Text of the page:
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Environmentally-friendly prison turns Hong Kong critics green with envy

posted 30 Jan 2011, 06:44 by Mpelembe   [ updated 30 Jan 2011, 06:47 ]

China's first environmentally friendly prison is almost six months old. Located in Hong Kong, the state-of-the art facility has been criticised for providing prisoners with better living conditions than most law-abiding citizens. Those who run the prison however, say they're proud to be a part of it.

HONG KONG, CHINA - The Lo Wu Correctional Facility in Hong Kong is no ordinary prison.

It's a medium security jail that houses 1,400 female inmates.

And it's also been built in an environmentally sustainable way.

The 200 million dollar facility took three years to complete and features a green roof, solar panels, solar water heaters, natural lighting and an enhanced ventilation system.

Senior Superintendent, Sylvia Chung says the improved environment benefits staff and inmates alike.


"I think we as citizens are very much aware a lot more than before the importance how it makes life better. So knowing that, knowing that the place I'm working here, a big institution for offenders, having this kind of set-up, the feeling is good. First of all, the feeling is good. We have a kind of feeling that we are using something from objectives of the society."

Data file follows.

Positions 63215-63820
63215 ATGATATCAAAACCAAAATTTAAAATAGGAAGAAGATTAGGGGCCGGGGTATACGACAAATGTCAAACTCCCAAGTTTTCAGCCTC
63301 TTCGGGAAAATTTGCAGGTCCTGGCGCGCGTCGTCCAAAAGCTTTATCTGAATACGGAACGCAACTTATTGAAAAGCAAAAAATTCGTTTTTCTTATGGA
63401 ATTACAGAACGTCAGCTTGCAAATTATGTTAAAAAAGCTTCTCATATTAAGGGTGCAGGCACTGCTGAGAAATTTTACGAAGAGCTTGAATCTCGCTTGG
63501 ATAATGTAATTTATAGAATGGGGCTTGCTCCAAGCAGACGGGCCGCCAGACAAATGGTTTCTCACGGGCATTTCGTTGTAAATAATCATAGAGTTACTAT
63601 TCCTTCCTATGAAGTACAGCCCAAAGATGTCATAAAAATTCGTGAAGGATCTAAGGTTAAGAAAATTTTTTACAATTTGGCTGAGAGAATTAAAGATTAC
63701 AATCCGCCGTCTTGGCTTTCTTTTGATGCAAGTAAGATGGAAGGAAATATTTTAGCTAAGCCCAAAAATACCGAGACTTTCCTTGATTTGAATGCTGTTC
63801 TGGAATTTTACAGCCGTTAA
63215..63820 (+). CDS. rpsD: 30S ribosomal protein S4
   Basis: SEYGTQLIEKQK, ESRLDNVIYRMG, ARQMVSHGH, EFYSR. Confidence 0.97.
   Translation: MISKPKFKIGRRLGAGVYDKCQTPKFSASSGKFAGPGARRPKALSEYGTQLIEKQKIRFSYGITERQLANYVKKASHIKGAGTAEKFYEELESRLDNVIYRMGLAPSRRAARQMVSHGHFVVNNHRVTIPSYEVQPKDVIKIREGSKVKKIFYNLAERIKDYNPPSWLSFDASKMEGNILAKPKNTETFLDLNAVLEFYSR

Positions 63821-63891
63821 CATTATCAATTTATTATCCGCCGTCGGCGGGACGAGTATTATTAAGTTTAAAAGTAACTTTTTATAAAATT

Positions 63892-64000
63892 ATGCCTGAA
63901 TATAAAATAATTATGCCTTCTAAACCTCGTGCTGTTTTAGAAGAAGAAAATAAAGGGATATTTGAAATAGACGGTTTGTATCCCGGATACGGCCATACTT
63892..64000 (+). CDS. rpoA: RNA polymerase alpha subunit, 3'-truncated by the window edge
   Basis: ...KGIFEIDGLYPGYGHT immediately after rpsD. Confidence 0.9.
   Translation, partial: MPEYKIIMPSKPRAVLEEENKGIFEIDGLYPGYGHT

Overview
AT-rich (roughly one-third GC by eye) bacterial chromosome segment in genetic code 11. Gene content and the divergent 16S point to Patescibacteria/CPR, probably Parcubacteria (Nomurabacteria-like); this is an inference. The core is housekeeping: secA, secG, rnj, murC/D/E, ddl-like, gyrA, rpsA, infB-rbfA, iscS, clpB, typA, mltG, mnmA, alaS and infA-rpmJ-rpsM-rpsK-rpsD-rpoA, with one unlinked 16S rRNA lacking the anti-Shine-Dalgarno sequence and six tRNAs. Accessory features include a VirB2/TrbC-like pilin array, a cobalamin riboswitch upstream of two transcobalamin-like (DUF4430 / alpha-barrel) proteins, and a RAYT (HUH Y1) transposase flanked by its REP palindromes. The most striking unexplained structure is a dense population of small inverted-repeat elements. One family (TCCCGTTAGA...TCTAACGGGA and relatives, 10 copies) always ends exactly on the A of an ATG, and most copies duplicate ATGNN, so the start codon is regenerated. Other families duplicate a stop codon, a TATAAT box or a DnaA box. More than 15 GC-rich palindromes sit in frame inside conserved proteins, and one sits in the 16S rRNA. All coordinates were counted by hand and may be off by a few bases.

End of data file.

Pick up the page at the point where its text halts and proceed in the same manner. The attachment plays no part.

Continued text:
Green roofs help to lower the indoor temperature and heat-generating areas like the kitchen and laundry are on the top floor to limit the spread of heat and take advantage of natural ventilation shafts.

The award-winning design, though hailed by human rights groups, has been criticized for favoring criminals over law-abiding citizens.

Opponents argue that while Lo Wu's inmates live in comfortable conditions, many Hong Kong residents live in dark, unventilated public housing estates.

But Chung refutes the claims, saying all new facilities should be similarly equipped.


"The reason we have all this is because we are new. We have the chance, that's all. Old prisons don't have this because I think the focus before is not like this. And not to say, quite a lot of them are not purpose built. At least not prison purpose."

Some of the hot water is heated through photovoltaic rooftop panels and the ventilation system uses fans installed underground to suck air cooled by green turf back into the corridors.

Lo Wu's green features cost less than one percent of its total price.

It's not yet clear how much energy will be saved going forward, but authorities think that rather being the exception, sustainable building will soon become the rule.

Tara Cleary, Reuters.